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Year of the Icon

13 Jan, 2006 By: Jessica Wolf



For the DVD industry, 2005 was the year of the icon.

The year started — and ended — with musical icons, as Universal Studios Home Entertainment kicked off the year with the release of Ray on DVD in February. By the end of the year, the Johnny Cash biopic Walk the Line spawned a slew of documentary and music DVD releases on the Man in Black.

Rhino Entertainment released a carefully crafted four-disc package Barbra Streisand: The Television Specials in time for the 2005 holiday season. The set already has gone five times platinum, said Sig Sigworth, VP of video for Rhino. It's a look back at one of the first crossover icons in the entertainment world.

“It is pretty amazing looking back — she was only 24 years old at the first special,” Sigworth said. “She was making all the creative decisions on the shows. You'd be hard-pressed to see that with anyone these days.”

An icon in his own right, Martin Scorsese, directed a four-hour documentary on another music and pop culture icon, Bob Dylan, with No Direction Home, which streeted in September from Paramount Pictures Home Entertainment. Early in the year, MGM Home Entertainment released “The Martin Scorsese Film Collection,” a set featuring the revered director's films Raging Bull; New York, New York; The Last Waltz; and Boxcar Bertha.

A&E Home Entertainment's first release in the music DVD market featured one of the most iconic personalities in rock with Paul McCartney in Red Square.

Koch Entertainment flooded the music DVD slate with such titles as Duke Ellington: Swinging at his Best, Count Basie: Swinging at His Best, Sarah Vaughan and Other Jazz Divas and Keith Moon: Who's the Most Dangerous Man Alive?

“Working with products featuring highly visible celebrities has its benefits,” said Dan Gurlitz, VP of Koch Entertainment Distribution. “Such personalities remain high in the consumer consciousness in an ongoing fashion.”

A number of Rat Pack releases came out last year from several suppliers. Koch had The Rat Pack Sings: Frank, Sammy & Dean and The Dean Martin Collection. Kultur Entertainment released “The Rat Pack Gift Set,” which includes the DVDs Frank Sinatra: The Man and the Myth, Sammy Davis Jr.: One Cool Cat and Dean Martin: The One and the Only.

Martin's longtime comedy partner Jerry Lewis got the iconic DVD treatment from Paramount with The “Legendary Jerry” Collection, featuring such titles as The Ladies Man, Cinderfella, The Disorderly Orderly and the DVD debut of the original The Nutty Professor.

Twentieth Century Fox Home Entertainment paid homage to a legend in the action genre with the “Bruce Lee Ultimate Collection,” released in October. The set featured The Big Boss, Fist of Fury, Way of the Dragon, Game of Death and Game of Death II.Both MGM and Warner Home Video honored another action icon, Steve McQueen, with special big-box releases in 2005. MGM's “The Steve McQueen Collection” included The Magnificent Seven, The Great Escape, The Thomas Crowne Affair and Junior Bonner. Warner's “Essential Steve McQueen Collection” included the DVD debut of Bullitt as well as The Getaway, The Cincinnati Kid, Papillion, Tom Horn and Never So Few.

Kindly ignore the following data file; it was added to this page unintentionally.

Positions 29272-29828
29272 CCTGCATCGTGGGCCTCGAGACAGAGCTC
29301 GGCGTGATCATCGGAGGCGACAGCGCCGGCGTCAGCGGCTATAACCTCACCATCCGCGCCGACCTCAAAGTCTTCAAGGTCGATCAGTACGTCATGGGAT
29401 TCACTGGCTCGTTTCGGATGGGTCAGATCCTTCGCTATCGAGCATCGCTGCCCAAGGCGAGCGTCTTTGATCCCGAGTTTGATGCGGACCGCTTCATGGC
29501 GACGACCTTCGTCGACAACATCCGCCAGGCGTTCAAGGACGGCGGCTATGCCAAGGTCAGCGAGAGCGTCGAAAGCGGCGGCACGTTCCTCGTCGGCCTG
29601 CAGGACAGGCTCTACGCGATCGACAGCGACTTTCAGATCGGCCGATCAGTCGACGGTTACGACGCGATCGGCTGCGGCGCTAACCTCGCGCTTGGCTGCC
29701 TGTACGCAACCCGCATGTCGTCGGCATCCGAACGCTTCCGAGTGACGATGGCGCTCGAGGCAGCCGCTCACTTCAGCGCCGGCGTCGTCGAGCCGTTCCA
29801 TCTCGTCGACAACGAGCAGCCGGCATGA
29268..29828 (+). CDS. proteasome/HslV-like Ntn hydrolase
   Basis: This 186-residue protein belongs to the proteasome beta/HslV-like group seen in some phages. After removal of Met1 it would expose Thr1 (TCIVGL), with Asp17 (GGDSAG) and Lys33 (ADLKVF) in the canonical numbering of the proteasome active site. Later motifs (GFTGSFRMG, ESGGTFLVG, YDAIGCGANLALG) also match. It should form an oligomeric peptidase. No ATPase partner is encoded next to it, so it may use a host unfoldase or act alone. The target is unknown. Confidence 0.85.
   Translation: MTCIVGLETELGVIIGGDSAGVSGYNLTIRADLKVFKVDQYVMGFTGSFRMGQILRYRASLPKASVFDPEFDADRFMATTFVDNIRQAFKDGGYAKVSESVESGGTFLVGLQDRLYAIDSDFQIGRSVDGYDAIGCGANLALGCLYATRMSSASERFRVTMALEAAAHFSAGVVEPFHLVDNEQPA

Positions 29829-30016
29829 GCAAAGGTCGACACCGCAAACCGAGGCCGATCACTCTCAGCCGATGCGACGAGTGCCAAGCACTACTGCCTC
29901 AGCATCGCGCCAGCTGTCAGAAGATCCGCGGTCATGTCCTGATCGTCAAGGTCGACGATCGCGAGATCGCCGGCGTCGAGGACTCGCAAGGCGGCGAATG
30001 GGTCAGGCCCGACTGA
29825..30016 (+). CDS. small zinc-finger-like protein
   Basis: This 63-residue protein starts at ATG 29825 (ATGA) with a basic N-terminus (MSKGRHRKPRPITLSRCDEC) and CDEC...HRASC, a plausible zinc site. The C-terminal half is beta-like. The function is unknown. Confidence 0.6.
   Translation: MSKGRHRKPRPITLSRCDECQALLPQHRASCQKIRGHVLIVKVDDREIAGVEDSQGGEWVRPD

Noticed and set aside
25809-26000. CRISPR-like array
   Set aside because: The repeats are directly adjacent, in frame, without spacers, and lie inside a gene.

Warner was the most prolific supplier of iconic DVD collections. Throughout the spring and summer, Warner released multidisc sets for classic stars including “The Bette Davis Collection,” “The Joan Crawford Collection,” “The Complete James Dean Collection,” “The Barbra Streisand Collection,” “The Doris Day Collection,” “Errol Flynn: The Signature Collection,” “Garbo: The Signature Collection,” “Astaire & Rogers Collection: Volume 1” and “The John Wayne Legendary Heroes Collection.”

It's gratifying to work on releases like these and see the consumer response they get, said George Feltenstein, SVP of theatrical catalog for Warner, who just last week received the William K. Everson Award for Film History from the National Board of Review of Motion Pictures for his film preservation work.

Warner is committed to restoring and preserving films from its vast library, Feltenstein said, adding that more iconic releases will come over the next two years.

“The enduring popularity of these true classics is what really makes it work,” he said.

Warner tries to include only titles previously unreleased on DVD in its “Signature Collection,” and all of the 2005 releases were “fresh and brand new,” Feltenstein said.

Meanwhile, two female pop-culture icons made their first forays into DVD this year with Paramount's release of The Oprah Winfrey Show: 20th Anniversary Collection and “The Martha Stewart Holiday Gift Set” from Warner, which included several selections with holiday recipes and decorating tips from the homemaking diva.

Several months before Warner Bros.' Good Night, and Good Luck hit theaters, A&E Home Entertainment released “The Edward R. Murrow Collection” in anticipation of increased interest in the broadcast news icon. The four-disc set includes a biographical timeline of Murrow's career with interviews with people he influenced such as Ted Koppel, Barbara Walters and Dan Rather. Another disc includes episodes from Murrow's “See It Now” series and another focuses on the broadcaster's famous battle of wills with Sen. Joseph McCarthy.

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